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Fukushima nuclear power plant operator: the seismograph is broken



The operator of the damaged Fukushima nuclear power plant said on Monday that two seismometers in one of its three melting reactors had failed since last year and that no data was collected when a strong earthquake occurred in the area earlier this month.

The confirmation raises new questions as to whether the company’s risk management has improved since the 2011 earthquake and tsunami destroyed most of the plant’s facilities.

On Monday, the Nuclear Regulatory Authority met to discuss new damage caused by the magnitude 7.3 earthquake that struck the area on February 13th. The seismograph failed. Damage to its main enclosed room.

The operator Tokyo Electric Power Co. has repeatedly been criticized for covering up the factory and delaying disclosure.

Regulatory officials asked TEPCO at the meeting why it did not have seismic data from the Unit 3 reactor of Wednesday’s earthquake, and utility officials admitted that two of its seismographs had malfunctioned-one in July and the other in October-and It has never been repaired.

TEPCO also stated that, except for the two reactor buildings that survived the 201

1 disaster, the seismographs were flooded by the tsunami and have never been replaced.

At a meeting on Monday, regulatory officials said they were concerned about the drop in water levels and pressure in the main safety rooms 1 and 3, as the earthquake may have expanded existing damage or opened new leak paths, and urged utilities to keep close. Check whether the radiation level in the groundwater around the reactor building has increased.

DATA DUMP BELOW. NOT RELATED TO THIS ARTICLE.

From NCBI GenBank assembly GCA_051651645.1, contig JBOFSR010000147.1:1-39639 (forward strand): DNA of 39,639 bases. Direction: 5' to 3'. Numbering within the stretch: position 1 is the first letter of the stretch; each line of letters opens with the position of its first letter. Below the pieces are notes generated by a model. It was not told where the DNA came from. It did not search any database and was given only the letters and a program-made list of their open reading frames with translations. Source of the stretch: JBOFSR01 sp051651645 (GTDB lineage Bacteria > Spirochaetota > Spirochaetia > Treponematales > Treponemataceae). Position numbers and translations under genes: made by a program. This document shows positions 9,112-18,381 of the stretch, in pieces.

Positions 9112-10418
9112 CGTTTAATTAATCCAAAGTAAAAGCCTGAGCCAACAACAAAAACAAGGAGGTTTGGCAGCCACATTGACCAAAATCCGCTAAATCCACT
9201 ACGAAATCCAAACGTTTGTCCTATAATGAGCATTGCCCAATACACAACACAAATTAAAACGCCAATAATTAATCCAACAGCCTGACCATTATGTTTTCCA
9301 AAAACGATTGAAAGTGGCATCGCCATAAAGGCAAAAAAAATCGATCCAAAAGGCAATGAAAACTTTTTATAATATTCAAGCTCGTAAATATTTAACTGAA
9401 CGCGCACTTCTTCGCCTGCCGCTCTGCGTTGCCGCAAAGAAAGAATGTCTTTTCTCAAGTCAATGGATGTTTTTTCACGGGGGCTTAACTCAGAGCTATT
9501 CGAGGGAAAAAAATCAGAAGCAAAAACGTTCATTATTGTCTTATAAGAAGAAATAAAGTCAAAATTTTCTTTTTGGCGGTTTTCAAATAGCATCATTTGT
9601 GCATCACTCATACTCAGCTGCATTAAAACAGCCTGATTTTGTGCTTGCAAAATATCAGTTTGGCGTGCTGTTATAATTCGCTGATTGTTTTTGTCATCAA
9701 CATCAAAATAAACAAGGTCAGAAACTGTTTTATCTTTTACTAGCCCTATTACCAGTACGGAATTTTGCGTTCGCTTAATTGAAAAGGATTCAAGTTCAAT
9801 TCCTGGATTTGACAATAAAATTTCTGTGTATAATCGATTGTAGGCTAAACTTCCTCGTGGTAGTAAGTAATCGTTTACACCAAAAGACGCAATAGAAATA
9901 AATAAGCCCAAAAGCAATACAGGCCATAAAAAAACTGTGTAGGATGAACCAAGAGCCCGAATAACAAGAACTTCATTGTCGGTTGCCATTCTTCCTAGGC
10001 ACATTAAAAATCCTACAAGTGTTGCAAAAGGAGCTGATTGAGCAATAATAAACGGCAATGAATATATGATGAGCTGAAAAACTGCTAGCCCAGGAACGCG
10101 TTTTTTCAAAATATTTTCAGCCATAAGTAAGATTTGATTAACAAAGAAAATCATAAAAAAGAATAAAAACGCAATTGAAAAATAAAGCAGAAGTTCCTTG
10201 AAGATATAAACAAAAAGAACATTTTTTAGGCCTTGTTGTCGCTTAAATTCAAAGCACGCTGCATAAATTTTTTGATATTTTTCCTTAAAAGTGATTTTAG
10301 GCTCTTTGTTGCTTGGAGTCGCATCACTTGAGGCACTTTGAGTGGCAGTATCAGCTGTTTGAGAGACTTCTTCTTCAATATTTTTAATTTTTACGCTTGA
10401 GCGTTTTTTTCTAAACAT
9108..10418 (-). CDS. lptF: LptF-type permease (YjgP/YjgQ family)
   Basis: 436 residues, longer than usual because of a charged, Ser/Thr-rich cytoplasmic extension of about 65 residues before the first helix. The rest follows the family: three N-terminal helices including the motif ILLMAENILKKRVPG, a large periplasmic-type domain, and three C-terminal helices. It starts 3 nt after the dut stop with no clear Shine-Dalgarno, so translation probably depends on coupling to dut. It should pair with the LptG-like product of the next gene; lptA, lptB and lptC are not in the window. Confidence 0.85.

Tokyo Electric Power Company said that so far, no abnormalities have been found in water samples.

The new damage may complicate the already difficult decommissioning process of the plant and increase the large amount of sewage stored in the plant.

Since the 2011 disaster, cooling water has been continuously escaping from the damaged primary containment and entering the basements of the reactor and turbine buildings. The volume of these basements has increased with the infiltration of groundwater. The water is pumped out and treated, part of it is reused as cooling water, and the rest is stored in about 1,000 water tanks.

TEPCO initially reported that the plant has not been abnormal since the earthquake on Saturday. But on Monday, the company said that due to the earthquake, about 20 of the fuel tanks slipped slightly, a storage container containing radioactive waste had been tilted, and the asphalt pavement of the plant had cracked.




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